Post Mortem Results in on Red Hills Horse Trials Deaths

Two horses died from pulmonary hemorrhages at the Red Hills Trials

Post mortem examinations completed on the two horses that died on March 15 during the cross-country phase of the Red Hills Horse Trials three-day event in Tallahassee revealed the cause of death of both animals was pulmonary hemorrhage. The report conducted by the Large Animal Clinical Sciences Department of The University of Florida stated, “Despite the excellent organization of the Red Hills Horse Trials, the competent veterinary team on site, and the rapid response in both cases, nothing could be done to save these horses and there are no known methods to have prevented these rare occurrences.”.

According to Eleanor Green, DVM, Chief of Staff, Large Animal Hospital, University of Florida, complete post mortem examinations were performed on both horses Saturday evening, March 15, 2008. The owners gave permission to share information about the causes of death.

Preliminary results have indicated that Direct Merger, ridden by Jonathon Hollings, died because of pulmonary hemorrhage, which is bleeding into the lungs. Leprechauns Rowdy Boy, ridden by Missy Miller, also had a pulmonary hemorrhage and sustained a severe fracture between the third and fourth cervical vertebrae of his neck during a fall at a jump.

Fatal pulmonary hemorrhage is a rare condition in elite equine athletes, yet in cases of sudden death during exertion it is at the top of the list of possible causes. The scenario is similar to sudden death from heart disorder in basketball players, in that the occurrence is very uncommon, but a heart disorder would be the most likely cause when a young, healthy athlete dies suddenly during exertion. “It is exceedingly rare for two horses to be affected on the same day during the same competition,” the post mortem report concluded.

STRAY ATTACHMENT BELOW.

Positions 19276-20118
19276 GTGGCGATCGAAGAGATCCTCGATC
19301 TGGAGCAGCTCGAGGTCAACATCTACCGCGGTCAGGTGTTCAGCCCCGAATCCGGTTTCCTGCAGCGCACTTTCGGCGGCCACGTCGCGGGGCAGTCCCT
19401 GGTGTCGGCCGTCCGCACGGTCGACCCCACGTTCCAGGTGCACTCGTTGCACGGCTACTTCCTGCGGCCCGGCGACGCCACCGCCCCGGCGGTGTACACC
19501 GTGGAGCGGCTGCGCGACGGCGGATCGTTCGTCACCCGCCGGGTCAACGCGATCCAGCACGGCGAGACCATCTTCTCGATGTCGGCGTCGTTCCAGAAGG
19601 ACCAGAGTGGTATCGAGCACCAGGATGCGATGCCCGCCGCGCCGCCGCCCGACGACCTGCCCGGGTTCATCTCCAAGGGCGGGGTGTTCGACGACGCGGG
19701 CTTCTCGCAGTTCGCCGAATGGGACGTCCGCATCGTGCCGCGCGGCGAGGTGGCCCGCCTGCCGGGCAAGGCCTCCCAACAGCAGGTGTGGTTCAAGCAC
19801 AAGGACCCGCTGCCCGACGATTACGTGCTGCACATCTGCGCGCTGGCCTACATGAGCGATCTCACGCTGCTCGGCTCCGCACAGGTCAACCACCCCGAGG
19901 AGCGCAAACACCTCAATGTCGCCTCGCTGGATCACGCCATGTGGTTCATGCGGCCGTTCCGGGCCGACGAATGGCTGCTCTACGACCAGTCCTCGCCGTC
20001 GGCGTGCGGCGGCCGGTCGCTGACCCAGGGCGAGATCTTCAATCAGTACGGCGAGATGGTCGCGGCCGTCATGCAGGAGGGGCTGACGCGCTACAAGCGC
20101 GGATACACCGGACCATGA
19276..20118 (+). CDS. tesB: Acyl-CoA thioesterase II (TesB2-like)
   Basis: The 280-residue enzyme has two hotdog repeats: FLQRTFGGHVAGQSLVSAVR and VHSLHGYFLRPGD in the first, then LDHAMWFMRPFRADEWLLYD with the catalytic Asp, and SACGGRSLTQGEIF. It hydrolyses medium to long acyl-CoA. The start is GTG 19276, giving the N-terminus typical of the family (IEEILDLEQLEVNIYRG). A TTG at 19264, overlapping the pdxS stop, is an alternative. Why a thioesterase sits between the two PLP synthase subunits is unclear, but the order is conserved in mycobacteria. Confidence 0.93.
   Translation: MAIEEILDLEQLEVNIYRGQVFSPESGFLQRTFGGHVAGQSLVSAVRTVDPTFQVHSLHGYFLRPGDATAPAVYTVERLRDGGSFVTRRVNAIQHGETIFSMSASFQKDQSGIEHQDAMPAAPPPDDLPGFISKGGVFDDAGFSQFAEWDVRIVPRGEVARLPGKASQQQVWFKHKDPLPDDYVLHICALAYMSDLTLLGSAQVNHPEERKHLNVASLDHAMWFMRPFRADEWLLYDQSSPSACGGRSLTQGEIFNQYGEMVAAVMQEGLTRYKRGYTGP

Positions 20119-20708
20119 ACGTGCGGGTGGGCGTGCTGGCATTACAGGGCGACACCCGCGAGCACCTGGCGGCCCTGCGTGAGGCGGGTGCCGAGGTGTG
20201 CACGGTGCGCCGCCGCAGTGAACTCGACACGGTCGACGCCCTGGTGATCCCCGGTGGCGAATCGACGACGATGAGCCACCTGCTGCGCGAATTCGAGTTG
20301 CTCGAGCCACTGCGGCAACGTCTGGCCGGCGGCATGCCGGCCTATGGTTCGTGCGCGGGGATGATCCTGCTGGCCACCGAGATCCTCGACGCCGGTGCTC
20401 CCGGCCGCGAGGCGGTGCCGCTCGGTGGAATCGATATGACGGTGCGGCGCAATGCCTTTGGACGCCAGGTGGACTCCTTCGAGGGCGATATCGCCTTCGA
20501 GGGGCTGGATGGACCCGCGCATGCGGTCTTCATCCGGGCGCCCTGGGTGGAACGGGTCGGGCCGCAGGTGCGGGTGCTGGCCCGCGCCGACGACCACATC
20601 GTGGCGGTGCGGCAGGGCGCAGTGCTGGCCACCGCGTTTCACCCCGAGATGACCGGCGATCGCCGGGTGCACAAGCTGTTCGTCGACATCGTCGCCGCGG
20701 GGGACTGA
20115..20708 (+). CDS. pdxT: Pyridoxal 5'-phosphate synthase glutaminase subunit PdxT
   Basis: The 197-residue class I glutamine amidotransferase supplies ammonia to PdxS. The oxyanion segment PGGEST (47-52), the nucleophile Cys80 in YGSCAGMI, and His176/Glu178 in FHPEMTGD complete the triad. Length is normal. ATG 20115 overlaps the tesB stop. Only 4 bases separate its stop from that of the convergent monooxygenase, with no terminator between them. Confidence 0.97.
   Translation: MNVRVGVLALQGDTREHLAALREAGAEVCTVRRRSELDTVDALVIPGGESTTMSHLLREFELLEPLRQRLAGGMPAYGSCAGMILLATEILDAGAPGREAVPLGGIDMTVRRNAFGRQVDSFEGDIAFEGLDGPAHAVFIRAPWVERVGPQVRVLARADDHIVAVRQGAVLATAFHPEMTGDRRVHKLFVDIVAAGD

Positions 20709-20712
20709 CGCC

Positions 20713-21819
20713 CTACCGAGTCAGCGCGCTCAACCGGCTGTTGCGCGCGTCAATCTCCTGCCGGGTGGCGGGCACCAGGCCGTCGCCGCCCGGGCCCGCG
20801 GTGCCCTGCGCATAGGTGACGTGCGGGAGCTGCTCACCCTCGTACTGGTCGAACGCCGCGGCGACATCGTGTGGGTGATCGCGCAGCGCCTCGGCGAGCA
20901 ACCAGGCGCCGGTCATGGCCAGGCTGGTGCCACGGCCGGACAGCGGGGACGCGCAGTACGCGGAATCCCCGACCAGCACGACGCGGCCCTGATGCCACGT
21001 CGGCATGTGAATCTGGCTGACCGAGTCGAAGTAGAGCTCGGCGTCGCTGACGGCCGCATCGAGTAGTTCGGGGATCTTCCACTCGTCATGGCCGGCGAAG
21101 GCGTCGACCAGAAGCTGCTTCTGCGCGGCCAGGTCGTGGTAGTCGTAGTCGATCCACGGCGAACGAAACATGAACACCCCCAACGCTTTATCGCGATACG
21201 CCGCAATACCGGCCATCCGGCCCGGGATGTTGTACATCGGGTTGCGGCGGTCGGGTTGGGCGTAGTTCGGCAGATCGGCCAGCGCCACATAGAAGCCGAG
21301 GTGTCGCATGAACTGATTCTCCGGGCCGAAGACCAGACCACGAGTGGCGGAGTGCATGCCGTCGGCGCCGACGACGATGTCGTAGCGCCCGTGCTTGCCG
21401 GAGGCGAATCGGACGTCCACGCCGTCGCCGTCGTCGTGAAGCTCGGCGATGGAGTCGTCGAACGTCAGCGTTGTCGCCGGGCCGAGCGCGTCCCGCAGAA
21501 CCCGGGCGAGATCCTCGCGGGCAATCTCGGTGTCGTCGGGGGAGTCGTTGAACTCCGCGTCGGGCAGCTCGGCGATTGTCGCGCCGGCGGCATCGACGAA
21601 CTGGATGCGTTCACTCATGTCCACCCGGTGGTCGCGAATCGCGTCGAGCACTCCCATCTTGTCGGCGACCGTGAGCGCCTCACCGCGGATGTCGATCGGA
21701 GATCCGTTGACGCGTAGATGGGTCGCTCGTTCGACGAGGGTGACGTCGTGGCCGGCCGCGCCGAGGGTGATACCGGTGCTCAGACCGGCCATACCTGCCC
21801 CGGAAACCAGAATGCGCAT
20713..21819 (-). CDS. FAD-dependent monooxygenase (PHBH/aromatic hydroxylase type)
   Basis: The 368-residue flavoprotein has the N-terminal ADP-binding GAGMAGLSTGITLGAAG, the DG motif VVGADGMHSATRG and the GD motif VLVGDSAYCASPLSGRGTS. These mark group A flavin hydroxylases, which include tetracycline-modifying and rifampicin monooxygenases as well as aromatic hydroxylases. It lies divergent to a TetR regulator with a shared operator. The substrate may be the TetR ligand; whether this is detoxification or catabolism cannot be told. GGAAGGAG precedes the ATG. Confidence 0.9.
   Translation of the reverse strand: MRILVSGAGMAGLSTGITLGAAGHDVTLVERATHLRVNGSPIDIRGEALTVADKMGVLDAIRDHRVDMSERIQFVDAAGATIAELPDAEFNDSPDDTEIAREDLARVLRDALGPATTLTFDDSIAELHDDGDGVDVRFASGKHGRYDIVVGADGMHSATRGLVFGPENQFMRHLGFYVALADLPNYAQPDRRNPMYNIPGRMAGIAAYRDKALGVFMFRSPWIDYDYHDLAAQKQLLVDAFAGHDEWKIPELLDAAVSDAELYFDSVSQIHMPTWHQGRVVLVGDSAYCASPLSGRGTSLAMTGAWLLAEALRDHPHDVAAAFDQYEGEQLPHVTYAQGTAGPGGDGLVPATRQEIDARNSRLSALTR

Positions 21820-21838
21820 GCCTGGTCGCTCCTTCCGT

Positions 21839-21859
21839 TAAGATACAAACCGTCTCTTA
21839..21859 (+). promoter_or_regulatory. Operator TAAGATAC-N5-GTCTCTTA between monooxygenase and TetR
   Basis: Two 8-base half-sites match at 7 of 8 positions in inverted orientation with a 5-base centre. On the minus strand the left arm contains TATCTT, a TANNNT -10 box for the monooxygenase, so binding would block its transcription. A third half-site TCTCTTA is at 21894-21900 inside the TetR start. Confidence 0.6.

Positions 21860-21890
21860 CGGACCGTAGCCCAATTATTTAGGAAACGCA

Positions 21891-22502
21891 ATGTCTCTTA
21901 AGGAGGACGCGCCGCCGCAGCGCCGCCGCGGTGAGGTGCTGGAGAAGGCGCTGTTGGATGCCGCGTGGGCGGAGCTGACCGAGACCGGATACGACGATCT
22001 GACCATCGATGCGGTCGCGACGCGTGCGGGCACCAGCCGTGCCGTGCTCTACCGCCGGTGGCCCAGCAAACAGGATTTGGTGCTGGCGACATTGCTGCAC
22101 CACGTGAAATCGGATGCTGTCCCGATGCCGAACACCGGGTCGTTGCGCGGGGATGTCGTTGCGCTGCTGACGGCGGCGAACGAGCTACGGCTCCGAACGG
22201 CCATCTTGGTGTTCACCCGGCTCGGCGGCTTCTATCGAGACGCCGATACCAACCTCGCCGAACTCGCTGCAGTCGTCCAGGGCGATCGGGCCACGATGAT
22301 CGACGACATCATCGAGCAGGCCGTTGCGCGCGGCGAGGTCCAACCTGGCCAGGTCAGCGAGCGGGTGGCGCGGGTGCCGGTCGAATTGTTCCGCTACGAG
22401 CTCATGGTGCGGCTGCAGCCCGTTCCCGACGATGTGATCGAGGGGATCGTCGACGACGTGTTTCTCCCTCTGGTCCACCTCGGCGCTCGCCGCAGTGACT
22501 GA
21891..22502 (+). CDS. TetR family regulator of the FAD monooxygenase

Mike Sigman, DVM, Veterinary Delegate of the Fédération Equestrian Internationale, the organization that oversees eventing competitions worldwide, headed the veterinary team at the Red Hills event. Sigman said, “Consideration for horse safety and response to incidents is always exceptional at Red Hills. Both incidents were handled as well as possible. Everything that could have been done to aid these two horses was done. If we could have saved the animals we would have. Unfortunately no one could have helped them. When speed is involved in any sport, accidents will happen.”

Thomas Barron, Board Chairman of the Red Hills organization, said, “Safety of the mounts, riders and spectators is a top priority of this event every year. Our Safety Plan is reviewed and revised after each Trial. We have emergency medical personnel on site, as well as veterinarians. Nothing is left to chance. We require riders to wear appropriate safety gear, as do other events of this kind. But like any sport, there are always risks involved. We deeply regret the accidents which took place over the weekend.